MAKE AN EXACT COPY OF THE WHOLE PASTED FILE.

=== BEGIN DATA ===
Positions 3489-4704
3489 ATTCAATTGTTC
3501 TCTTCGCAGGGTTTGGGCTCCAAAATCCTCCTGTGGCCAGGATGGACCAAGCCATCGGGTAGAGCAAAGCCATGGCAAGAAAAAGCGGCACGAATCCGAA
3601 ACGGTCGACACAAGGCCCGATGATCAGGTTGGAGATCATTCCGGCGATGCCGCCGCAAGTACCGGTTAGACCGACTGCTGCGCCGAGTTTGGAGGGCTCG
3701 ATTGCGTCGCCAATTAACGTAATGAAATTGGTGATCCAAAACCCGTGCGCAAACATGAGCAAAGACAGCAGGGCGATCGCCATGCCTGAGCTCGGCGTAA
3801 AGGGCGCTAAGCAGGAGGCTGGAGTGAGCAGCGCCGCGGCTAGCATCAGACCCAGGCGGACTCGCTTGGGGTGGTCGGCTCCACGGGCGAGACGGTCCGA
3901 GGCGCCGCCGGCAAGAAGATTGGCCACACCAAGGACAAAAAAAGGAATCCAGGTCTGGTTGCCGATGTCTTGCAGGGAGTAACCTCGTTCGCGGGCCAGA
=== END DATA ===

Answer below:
Positions 3489-4704
3489 ATTCAATTGTTC
3501 TCTTCGCAGGGTTTGGGCTCCAAAATCCTCCTGTGGCCAGGATGGACCAAGCCATCGGGTAGAGCAAAGCCATGGCAAGAAAAAGCGGCACGAATCCGAA
3601 ACGGTCGACACAAGGCCCGATGATCAGGTTGGAGATCATTCCGGCGATGCCGCCGCAAGTACCGGTTAGACCGACTGCTGCGCCGAGTTTGGAGGGCTCG
3701 ATTGCGTCGCCAATTAACGTAATGAAATTGGTGATCCAAAACCCGTGCGCAAACATGAGCAAAGACAGCAGGGCGATCGCCATGCCTGAGCTCGGCGTAA
3801 AGGGCGCTAAGCAGGAGGCTGGAGTGAGCAGCGCCGCGGCTAGCATCAGACCCAGGCGGACTCGCTTGGGGTGGTCGGCTCCACGGGCGAGACGGTCCGA
3901 GGCGCCGCCGGCAAGAAGATTGGCCACACCAAGGACAAAAAAAGGAATCCAGGTCTGGTTGCCGATGTCTTGCAGGGAGTAACCTCGTTCGCGGGCCAGA